• Fra Noi – Embrace your inner Italian. Fra Noi isn’t just an amazing website. It’s also one of the most popular and respected Italian-American publications in the country.
  • Jane Addams Hull House – Bowen Country Club – located in Waukegan, Illinois, was opened in 1912 and served as a summer camp for children and their families from Chicago’s Near West Side neighborhood until 1962.
  • National Italian American Sports Hall of Fame – located in Chicago, Illinois. The museum is located at 1431 W. Taylor street and features Italian American sports figures.
  • The Shrine of Our Lady of Pompeii – located at 1224 W. Lexington in Chicago.
  • And They Came to Chicago: The Italian American Legacy – This award-winning documentary traces 150 years of the Italian American experience in Chicago.
  • Immigrant Connect: Chicago – This web site shares stories across immigrant communities.
  • Casa Italia Chicago is an Italian Cultural Center located at 3800 Division Street in Stone Park, IL. The Cultural Center features a Library and several Museums, and offers classes in Italian culture and language.
  • Italians R Us – Your guide to Italy and Italian Culture on the Web. Enjoy as you learn more about the traditions, heritage and way of life that make Italians who they are.
  • Ellis Island, New York – where most Italian Immigrants came to America. You can search by Passenger Name and find the dates, passenger’s point of origin, and copies of the ship’s manifest.

Wikipedia Links

The following links are to Wikipedia articles. Vince Romano and Taylor Street Archives made contributions to these articles. They include the story of Chicago’s Little Italy.

His name was actually Casey Jones and he lived to be over 100 years old. He went everywhere with that chicken (or one of his many chickens) riding on his head. The last time I saw him was in Lincoln Park, back in the 1960s when his vaudeville style act included a conversation with the chicken by means of a little pink telephone.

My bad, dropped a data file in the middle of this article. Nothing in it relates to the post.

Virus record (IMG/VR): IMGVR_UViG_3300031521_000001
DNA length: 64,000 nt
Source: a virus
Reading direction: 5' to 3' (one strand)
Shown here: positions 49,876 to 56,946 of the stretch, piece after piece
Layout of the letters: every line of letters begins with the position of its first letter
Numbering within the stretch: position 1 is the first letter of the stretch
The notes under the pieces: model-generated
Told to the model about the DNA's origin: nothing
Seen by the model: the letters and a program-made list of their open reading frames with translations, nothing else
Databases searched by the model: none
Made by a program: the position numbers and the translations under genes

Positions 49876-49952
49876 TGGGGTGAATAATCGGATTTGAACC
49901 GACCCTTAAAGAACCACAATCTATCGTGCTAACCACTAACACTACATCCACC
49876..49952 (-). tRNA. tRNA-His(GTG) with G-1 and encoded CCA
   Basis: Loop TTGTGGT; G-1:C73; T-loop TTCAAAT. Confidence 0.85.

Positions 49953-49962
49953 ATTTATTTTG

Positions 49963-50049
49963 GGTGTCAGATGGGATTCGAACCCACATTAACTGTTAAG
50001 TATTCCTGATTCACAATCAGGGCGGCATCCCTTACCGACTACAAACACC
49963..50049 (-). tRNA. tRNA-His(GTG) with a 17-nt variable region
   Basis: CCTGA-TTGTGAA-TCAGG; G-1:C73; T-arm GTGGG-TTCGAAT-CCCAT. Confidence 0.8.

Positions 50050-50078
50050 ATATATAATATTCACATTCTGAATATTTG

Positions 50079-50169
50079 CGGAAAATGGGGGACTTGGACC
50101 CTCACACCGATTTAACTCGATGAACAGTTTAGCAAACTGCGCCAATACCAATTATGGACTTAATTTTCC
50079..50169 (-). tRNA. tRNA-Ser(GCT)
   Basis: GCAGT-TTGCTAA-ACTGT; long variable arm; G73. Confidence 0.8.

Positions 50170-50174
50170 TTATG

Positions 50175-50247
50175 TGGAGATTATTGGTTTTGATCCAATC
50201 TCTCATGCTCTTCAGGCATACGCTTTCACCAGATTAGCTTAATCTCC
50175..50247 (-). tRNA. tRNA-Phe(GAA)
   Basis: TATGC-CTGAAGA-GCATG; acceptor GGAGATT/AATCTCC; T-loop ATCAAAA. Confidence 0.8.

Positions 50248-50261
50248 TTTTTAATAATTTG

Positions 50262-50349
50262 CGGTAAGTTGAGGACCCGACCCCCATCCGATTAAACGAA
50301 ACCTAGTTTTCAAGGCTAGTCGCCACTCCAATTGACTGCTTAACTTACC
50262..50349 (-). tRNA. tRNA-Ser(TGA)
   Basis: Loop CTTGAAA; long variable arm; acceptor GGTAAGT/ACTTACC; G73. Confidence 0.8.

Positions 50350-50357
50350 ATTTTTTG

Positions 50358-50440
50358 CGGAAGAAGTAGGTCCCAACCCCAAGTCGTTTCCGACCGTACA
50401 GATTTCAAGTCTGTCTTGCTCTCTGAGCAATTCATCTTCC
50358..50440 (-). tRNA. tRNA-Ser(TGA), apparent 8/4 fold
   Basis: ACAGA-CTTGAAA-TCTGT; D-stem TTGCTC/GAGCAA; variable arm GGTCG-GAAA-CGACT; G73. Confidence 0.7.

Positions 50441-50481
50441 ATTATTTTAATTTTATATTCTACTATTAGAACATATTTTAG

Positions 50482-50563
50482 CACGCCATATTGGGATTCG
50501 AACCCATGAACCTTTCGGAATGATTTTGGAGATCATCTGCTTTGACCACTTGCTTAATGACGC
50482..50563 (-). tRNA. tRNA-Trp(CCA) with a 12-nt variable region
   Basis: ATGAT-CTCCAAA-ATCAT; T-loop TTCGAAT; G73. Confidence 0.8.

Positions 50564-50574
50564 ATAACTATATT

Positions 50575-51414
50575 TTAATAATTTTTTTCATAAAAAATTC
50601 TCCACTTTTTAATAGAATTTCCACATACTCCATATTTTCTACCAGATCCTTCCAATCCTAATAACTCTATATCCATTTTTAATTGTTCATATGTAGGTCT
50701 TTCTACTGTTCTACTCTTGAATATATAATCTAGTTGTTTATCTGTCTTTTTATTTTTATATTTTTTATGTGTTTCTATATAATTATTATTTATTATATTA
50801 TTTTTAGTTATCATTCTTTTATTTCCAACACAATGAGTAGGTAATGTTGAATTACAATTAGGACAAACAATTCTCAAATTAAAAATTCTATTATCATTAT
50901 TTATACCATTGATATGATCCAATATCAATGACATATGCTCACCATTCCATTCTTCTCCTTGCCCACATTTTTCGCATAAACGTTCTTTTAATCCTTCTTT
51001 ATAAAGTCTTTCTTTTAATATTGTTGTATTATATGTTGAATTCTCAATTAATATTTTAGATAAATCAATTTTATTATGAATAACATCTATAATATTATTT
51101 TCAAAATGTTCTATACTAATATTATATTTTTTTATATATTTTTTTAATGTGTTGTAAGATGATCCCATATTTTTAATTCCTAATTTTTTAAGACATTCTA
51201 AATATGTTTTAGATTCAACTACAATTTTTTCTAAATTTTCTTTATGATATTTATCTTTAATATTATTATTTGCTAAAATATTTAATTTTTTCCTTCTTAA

I lived on the other side of the city (3050 Addison) from 1945-1949 and there is no more memorable sound from that era than the Ragsaline Man coming through the alley behind our apartment. My grandfather worked nights as a ticket agent for the L and often met the Ragsaline Man (I think his name was Koutek) on his way home. Koutek knew my grandfather would always be interested in unusual brass hardware. Once he offered a single brass nut for the outrageous price of $1. My grandfather argued that he could buy the nut for less than half that at the hardware store. Yeah, maybe so; but I show you something with it. So, one dollar, Oscar! Grandpa paid him with a silver dollar we were going to use for the movies. Now give me shoe lace, too! This was getting very interesting; I gave him mine. So he looped the shoe lace through the nut, and with me holding both ends of the lace, covered the nut a moment with his hand, blew a cloud of cigar smoke at it, and Poof! the nut came free. It took me almost sixty years to discover how Koutek did it, but I still think his was a better show than whatever the movie was that week.

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Copyright, 2011, Vince Romano, All Rights Reserved

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